Dr. Richard Passwater is best of the best. He deserves to receive the first IPBN Casimir Funk Professional Performance Excellence Award. This honoree has led in the phytochemical-nutraceutical research and product development fields over many decades. As research director for SOLGAR Laboratories in Leonia, New York, he has been a champion researcher-innovator. A researchers’ researcher, he follows scientific rules of evidence, replicates studies systematically, maintains objective reporting standards sharing his findings with peers through published scientific papers and educates the public through published monographs which are readable, comprehensive, open to further advancements and professionally documented. His work has assisted uncountable millions of vegans, vegetarians, hygienists and others to ensure adequate nutrition through the finest supplementation science can develop. Everyone in the nutritional supplementation phytochemical and nutrochemical field keeps an eye on Dr. Passwater because he leads and succeeds. He is also fair, open and pleasant as any friend can be. No one deserves recognition for superior selfless professional performance excellence more than Richard Passwater, Ph.D.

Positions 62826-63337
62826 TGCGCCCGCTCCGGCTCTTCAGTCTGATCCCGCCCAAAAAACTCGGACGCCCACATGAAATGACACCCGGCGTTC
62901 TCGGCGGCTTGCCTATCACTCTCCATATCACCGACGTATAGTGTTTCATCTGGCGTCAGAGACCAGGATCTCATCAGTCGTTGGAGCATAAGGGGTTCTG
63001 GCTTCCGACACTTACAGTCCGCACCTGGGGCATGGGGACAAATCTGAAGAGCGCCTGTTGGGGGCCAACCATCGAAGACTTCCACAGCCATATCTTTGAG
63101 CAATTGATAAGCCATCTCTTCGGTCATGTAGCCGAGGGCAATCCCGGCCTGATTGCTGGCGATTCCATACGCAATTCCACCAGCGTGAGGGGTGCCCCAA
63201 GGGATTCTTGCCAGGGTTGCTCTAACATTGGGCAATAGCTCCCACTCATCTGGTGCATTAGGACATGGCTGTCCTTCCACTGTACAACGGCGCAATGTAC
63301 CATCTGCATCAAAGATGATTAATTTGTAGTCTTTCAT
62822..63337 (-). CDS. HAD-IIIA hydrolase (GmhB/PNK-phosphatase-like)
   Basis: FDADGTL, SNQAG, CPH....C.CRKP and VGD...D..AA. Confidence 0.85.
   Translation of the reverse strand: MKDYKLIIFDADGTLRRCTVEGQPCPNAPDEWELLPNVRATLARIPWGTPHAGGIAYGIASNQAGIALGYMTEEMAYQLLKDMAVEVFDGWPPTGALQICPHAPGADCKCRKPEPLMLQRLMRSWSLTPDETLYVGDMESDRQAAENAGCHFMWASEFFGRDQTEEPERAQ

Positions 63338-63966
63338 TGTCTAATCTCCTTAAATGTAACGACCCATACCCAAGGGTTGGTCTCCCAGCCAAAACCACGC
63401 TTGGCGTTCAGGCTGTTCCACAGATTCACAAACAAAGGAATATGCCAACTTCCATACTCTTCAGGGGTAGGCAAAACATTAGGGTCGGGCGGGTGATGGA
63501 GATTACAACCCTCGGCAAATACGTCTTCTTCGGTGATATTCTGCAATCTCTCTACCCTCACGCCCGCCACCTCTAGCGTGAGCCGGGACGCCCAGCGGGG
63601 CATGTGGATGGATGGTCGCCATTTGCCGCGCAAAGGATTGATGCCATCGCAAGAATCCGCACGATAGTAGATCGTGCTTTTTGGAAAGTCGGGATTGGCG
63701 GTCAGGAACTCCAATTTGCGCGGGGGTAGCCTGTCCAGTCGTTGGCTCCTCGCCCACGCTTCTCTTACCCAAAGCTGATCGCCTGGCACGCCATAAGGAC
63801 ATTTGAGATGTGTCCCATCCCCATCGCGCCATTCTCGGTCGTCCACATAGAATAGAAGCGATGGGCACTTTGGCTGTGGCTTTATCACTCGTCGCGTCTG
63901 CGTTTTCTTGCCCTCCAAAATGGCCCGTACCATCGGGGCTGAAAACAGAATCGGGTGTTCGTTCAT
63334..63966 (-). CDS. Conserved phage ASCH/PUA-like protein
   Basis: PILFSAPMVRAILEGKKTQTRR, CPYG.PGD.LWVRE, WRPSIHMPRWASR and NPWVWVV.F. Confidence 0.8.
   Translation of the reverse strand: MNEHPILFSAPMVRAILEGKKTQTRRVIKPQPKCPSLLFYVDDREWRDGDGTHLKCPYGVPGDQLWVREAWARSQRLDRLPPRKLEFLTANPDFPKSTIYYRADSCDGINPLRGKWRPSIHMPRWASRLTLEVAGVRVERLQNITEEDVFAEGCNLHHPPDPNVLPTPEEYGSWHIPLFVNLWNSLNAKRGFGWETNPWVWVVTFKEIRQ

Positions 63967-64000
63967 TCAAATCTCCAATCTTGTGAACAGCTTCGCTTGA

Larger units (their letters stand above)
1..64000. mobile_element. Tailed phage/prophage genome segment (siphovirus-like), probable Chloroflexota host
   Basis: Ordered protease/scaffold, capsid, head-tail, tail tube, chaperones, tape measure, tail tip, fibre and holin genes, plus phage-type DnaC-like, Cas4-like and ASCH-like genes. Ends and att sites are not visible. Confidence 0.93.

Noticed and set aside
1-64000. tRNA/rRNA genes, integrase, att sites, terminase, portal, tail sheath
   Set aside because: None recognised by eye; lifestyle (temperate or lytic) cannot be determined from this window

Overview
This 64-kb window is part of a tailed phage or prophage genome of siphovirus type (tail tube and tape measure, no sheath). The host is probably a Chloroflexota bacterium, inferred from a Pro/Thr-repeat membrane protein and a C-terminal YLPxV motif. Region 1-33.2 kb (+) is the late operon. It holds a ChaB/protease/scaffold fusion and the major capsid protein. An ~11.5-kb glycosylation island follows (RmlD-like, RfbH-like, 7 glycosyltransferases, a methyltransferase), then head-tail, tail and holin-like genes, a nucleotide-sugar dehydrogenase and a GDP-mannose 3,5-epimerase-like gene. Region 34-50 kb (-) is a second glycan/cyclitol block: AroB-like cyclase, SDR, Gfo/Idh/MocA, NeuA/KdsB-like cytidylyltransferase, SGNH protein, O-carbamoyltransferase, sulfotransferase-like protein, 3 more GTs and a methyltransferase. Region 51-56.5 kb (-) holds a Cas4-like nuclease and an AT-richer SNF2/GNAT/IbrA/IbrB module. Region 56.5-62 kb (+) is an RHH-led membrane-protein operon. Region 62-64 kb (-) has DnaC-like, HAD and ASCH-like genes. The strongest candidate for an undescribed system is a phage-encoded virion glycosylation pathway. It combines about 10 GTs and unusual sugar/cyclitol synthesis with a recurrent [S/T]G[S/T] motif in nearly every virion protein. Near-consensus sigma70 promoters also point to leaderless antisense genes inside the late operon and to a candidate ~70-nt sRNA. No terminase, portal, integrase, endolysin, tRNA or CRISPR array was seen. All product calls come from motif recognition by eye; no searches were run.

In food processor put approximately 8 oz firm or extra firm tofu, ¾ cup water and 3 tsp Bragg’s Amino Liquid or other form of soy sauce and blend well until the mix is smooth.
Add: ½ cup finely ground sunflower seeds; ½ cup finely ground buckwheat groats; 2 T vegetable bouillon; 2 T lecithin granules; 2 T nutritional yeast; 2 T soy powder; ½ tsp each dill seed and celery seed; ½ tsp each dill weed and basil – cut and sifted; ¾ tsp onion or garlic salt; 2 tsp onion powder or granules; ¼ tsp each cayenne and turmeric; 1 cup bran (optional); 1 cup wheat germ (optional). Process well and then blend with the tofu mixture
Cook ¾ cup millet in 2 1/4 cups water. Set aside. When still warm, stir in the previously prepared tofu mixture. Mix well. Add 1 ½ cups quick-cooking or regular oat flakes. Mix well. If too dry to handle easily, add a little water. Cook mixture at least 20 minutes – or even overnight.
Shape mixture into balls, wetting hands as needed. Flatten slightly. Bake at 350 degrees F. about 20 minutes on each side until golden brown. Eat. Store in glass jars, plastic containers or bags. Reheat as desired using a bit of water or oil in the pan – or broil briefly.